A MENTAL health support centre is opening its doors to showcase its clients’ artwork for the bank holiday weekend,

Preston Park Recovery Centre in Preston Park Avenue, Brighton, is run by not-for-profit organisation Southdown.

It is exhibiting paintings, sculptures and photographs as part of the Artists Open Houses Festival for the fourth year running.

Anna Mills, a client who visits the centre regularly and is exhibiting her work in this year’s event, said: “Art keeps me steady.

“It’s an important part of my own personal programme of recovery.

“A place like this is really really important.

“It’s a place where you don’t have to pretend to be anything other than who you are.”

Anna’s pieces include watercolour paintings and a large piece made from litter she picked up from the beach as part of the #2minutebeachclean movement.

She said: “A lot of the time when you’re unwell it can feel like you’re not doing anything, so creating something that wasn’t there before is very satisfying.

“It can be an achievement and lift your spirits.”

The centre offers activities such as anti-stress colouring, craft and mixed media groups as well as clay work and a general art group on a weekly basis.

Their art room is open every day.

Beth Shepherd, manager of the centre, said: “It is incredibly important to the artists involved.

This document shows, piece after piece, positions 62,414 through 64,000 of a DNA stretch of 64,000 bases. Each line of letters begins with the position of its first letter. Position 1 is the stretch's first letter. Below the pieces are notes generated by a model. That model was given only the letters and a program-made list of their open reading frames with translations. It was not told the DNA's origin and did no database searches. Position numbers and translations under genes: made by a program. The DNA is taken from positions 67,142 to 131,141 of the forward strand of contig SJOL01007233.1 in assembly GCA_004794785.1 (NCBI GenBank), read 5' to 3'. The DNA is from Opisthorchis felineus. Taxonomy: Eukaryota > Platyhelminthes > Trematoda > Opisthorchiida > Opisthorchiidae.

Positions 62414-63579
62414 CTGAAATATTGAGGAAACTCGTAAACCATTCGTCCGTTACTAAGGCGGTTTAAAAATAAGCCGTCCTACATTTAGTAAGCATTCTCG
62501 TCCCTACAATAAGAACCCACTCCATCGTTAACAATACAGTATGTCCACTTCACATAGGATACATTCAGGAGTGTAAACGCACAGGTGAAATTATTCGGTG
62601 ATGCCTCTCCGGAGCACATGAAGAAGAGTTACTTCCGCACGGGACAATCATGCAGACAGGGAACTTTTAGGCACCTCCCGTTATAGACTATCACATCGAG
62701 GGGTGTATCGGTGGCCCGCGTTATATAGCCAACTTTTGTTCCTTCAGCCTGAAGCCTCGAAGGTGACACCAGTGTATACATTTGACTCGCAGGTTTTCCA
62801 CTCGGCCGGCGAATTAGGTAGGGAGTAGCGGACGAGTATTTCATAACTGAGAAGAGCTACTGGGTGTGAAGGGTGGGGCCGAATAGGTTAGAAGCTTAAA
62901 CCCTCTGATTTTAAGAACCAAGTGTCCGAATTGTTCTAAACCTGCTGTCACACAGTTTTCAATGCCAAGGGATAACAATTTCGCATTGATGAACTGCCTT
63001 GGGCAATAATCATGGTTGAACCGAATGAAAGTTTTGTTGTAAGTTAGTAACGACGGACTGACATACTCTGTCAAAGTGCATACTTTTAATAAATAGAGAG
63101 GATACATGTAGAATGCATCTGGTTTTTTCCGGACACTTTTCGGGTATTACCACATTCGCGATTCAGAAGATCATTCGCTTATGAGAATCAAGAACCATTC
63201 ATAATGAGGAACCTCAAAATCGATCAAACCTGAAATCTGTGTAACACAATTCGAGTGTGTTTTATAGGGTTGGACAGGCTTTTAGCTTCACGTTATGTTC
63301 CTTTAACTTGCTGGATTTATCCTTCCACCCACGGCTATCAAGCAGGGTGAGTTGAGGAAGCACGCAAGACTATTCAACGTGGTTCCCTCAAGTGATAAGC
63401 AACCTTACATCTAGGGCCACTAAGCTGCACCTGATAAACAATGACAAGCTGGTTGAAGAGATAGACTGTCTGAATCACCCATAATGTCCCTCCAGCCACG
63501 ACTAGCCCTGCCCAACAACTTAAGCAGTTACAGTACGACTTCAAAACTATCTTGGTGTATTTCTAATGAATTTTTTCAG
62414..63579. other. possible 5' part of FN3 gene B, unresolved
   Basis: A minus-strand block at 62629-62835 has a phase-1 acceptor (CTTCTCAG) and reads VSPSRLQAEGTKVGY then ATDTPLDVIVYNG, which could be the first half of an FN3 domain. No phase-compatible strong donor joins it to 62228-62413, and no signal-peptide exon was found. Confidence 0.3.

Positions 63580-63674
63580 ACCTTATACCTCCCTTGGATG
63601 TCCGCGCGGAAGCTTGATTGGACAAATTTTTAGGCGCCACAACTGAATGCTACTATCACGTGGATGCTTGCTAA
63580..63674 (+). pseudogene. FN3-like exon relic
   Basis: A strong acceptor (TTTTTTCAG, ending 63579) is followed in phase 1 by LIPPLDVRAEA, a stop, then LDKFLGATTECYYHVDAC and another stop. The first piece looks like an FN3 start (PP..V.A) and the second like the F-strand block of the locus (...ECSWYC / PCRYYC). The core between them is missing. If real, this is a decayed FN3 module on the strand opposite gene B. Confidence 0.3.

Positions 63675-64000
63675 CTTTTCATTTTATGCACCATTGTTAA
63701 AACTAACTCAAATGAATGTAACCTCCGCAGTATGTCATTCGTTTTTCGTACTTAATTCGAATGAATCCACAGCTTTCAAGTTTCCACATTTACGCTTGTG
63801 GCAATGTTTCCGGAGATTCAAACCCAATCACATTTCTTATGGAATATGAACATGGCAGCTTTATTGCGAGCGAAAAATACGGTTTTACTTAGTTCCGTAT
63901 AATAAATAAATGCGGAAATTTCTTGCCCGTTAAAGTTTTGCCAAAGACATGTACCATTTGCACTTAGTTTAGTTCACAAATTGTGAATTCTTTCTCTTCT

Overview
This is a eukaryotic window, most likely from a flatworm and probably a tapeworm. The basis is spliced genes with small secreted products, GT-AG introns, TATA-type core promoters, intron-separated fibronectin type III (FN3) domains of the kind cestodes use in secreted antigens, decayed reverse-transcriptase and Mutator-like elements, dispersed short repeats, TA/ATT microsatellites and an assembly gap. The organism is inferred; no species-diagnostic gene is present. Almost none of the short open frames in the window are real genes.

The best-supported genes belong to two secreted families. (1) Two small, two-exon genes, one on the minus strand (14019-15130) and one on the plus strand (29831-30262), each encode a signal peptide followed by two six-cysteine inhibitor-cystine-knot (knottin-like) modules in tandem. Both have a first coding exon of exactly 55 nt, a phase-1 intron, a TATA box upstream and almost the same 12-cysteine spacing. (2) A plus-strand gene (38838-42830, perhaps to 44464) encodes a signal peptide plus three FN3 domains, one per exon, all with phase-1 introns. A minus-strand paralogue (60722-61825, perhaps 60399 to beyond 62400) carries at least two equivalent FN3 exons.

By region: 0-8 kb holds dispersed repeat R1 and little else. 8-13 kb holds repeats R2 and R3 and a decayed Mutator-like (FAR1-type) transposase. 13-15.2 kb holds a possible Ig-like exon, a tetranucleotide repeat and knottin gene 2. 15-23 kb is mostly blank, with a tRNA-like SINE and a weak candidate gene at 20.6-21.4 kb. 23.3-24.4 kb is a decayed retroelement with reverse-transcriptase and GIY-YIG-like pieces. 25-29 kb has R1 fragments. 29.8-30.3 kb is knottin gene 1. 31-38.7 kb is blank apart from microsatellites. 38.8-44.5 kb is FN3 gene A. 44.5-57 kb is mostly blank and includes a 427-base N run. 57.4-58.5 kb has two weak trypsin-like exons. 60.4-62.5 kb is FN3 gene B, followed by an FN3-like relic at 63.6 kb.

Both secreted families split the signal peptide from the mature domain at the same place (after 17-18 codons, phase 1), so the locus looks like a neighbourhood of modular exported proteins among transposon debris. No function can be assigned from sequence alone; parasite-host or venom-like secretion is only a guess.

“We often hear artists who are part of the exhibition describe creating the art work as a welcome break from the stresses of daily life.”

Visitors to the exhibition will be able to learn how art can support people leaving with mental health conditions such as depression and anxiety.

This year’s event is bigger than ever before, with 125 pieces of art from 68 artists.

Recovery adviser Cathy Fuller said: “Being part of the Artists Open Houses provides a focus and celebration for the creativity at the centre.

“It is a real opportunity for our clients to feel part of the city during Brighton Festival.

“There’s a real feeling of pride that we’re opening our doors to the general public.”

Councillor Mo Marsh, the outgoing Mayor of Brighton and Hove visited the exhibition.

She said: “Art is an incredibly therapeutic medium.

“An event like this where people can visit the centre and see the art tackles the stigma that still sadly exists around mental health.”